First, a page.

A lot of animals were sleeping, like the lemurs - but a few appeared to be feeling very lively!
The ring-tailed lemurs were all in a sleepy huddle at the back, so it took a while to find them.
Noisiest animals of the day were definitely the Macaws, peacock and Siamang gibbons.
Creepiest were the eels.
New to me were the several alligators (I thought they only had one, they've got a new exhibit).
|This is one of my favourite photos of the day - I like how the reflections seem to go straight through him.|
Cutest were the Pukeko chicks and the Golden Lion tamarins.
Off display were all the other tiny monkeys, including the Cotton-topped tamarins, because of rebuilding. The new exhibits look good though.
Saddest was Jane, the old tea party chimpanzee.
Most officious was the Bleeding Heart dove which spent the whole time bustling around on the ground following the Diamond doves and chasing them off whenever they dared land.
Most boring were the wallabies.
Still a lot of people, and still hot - whenever something interesting happened, such as the peacock or the gibbons, an enormous crowd materialised, so I had a lot of trouble getting clear shots. Most of my attempted videos of the gibbons involves lots of bits of people, with a hooting soundtrack! (At least they drowned out the crowd chatter, though, as that was really annoying on other attempts).
I found the eels, in the river just after the Japanese garden. I actually stopped to look at the pair of Pukekos and their little nest of newly hatched chicks and saw an eel being swept down over the weeds. Those babies aren't going to last a week.
|One adult Pukeko and two chicks - there's a third running around|
but it looked like the runt so probably won't get fed.
Also I love my camera - I was too far away to see
the chicks as anything other than tiny black blobs!
The cluelessness of the birds was demonstrated when one trotted over the log platform/bridge to just under the main traffic bridge and down to the rocks in the shallows to poke around for food.
I saw all the eels emerging, so whipped out my camera, and I caught most of the action...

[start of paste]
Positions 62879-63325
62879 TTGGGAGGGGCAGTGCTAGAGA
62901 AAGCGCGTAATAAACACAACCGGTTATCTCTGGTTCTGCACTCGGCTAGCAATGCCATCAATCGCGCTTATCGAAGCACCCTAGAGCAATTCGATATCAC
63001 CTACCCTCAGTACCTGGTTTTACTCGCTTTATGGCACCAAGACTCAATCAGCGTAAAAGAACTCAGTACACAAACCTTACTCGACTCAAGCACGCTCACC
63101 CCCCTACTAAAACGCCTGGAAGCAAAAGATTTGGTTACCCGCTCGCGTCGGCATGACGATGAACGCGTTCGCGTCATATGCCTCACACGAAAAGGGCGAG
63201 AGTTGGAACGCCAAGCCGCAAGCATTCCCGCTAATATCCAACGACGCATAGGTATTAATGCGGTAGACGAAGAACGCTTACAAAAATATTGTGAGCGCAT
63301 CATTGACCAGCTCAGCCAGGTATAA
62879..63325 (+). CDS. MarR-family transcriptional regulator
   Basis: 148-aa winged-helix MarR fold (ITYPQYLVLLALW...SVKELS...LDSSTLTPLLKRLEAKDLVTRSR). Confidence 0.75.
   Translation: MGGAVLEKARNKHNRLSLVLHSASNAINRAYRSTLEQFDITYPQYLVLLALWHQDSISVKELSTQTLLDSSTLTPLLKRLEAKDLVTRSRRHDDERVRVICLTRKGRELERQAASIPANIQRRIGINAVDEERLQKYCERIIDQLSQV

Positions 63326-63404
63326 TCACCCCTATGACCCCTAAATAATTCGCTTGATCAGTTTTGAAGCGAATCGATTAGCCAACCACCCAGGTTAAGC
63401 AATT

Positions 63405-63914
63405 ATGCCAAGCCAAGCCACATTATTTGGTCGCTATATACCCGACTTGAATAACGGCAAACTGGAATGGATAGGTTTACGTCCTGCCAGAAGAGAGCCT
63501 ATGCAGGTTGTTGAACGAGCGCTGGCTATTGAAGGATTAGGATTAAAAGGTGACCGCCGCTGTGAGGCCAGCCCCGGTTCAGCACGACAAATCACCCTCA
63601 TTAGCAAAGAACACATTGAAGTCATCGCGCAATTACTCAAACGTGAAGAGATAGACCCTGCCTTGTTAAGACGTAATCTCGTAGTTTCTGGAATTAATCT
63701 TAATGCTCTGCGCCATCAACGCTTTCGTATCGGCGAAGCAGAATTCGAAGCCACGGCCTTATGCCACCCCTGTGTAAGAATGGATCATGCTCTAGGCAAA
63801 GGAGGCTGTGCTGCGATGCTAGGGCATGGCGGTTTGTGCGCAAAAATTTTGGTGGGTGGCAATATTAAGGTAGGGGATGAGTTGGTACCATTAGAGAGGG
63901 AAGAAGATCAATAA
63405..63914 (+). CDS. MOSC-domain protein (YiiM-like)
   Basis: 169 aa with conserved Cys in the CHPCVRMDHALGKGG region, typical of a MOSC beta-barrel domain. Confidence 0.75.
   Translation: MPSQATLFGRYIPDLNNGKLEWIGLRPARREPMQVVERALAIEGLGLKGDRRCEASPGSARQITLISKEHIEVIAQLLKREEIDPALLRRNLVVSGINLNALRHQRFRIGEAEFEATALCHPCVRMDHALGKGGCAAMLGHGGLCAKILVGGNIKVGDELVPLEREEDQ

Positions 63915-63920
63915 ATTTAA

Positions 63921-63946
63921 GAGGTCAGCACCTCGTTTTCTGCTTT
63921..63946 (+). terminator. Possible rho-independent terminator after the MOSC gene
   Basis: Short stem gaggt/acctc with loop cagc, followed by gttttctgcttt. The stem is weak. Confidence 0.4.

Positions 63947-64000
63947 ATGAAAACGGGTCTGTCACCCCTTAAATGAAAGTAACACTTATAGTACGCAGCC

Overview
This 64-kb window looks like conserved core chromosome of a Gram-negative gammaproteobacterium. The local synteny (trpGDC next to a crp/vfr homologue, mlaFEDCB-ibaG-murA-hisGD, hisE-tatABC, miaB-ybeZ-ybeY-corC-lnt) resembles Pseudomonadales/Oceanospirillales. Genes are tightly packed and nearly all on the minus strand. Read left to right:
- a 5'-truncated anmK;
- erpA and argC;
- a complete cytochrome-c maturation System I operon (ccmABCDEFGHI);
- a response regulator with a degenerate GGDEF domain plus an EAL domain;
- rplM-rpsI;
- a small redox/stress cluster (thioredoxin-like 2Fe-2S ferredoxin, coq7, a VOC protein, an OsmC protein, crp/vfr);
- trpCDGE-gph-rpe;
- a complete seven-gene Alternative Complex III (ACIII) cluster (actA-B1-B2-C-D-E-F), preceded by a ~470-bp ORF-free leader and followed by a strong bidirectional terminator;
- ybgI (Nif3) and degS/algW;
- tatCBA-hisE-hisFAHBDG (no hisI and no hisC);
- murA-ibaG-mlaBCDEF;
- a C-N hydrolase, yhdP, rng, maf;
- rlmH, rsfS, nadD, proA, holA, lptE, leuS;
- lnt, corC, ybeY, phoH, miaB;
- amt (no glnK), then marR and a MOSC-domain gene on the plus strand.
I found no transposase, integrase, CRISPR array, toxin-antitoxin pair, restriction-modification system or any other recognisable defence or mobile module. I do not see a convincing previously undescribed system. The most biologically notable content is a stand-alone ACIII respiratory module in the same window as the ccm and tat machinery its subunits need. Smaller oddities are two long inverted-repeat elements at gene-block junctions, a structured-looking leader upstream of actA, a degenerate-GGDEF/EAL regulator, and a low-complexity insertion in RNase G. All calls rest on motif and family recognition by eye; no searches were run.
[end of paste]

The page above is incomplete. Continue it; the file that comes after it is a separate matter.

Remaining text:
Behind it, an eel slowly crept up - obviously where they get fed. Closer, closer...
Until it grabbed for the toe of the bird, which jumped back in alarm, as a dozen eels swarmed out (either attracted by blood or the feeding behaviour of the first eel, I don't know).
It escaped, and ran back to the other side, while the eels tumbled and slithered around looking for food.
After a while, they all gave up and retreated back under the banks. Five minutes later the same bird was happily wading back across in the river itself!
I also discovered manual focus and a few other tricks for using the camera at a zoo! I remember the time I first went with my current camera with a friend, and had a lot of trouble with the netting. Well, if you get close enough, and focus far enough away, the wire, bars and nets are either barely visible as an out-of-focus distortion or haze, or not even noticeable!
Also, certain animals are hard to photograph - the eels, because of the reflections on the water (I had to go to the other side and zoom in a lot), the red panda, because the glass is quite hazy and dirty, and the fruitbats and black cockatoos, because I'm not supposed to get close enough to the wire to focus through it.
I had no internet when I got home (a router issue, obviously now sorted!) so I spent the time editing the videos (and sadly they lose SO MUCH quality when shrinking to an uploadable size. But I have to - 50 seconds is 50MB otherwise, and I like not having the internet cut off.)
I managed to grab a shot of the peacock's braying, which I'm pleased with. I'm also highly amused by the song I found for the peacock display video. I had to audioswap half, because of the terrible crowd chatter (some haven't quite worked yet ...)
I didn't see the otters from last time, but I did find the other group, now in the moat on one side of the primate rainforest section (not always there as they hide!).
The golden lion tamarins were very, very, very shiny and golden. There are three and they spent a lot of time freezing in place while they look around quickly at everything... then leaping off into the bushes.
Golden Lion Tamarin by Flynn_the_Cat
Postcards from zazzle.com
I really like the fruit bats, so I was glad to get some kind of recording from them. One large one came down the wire to feed just as I arrived. There are apparently two kinds - the red-headed and the gray flying foxes.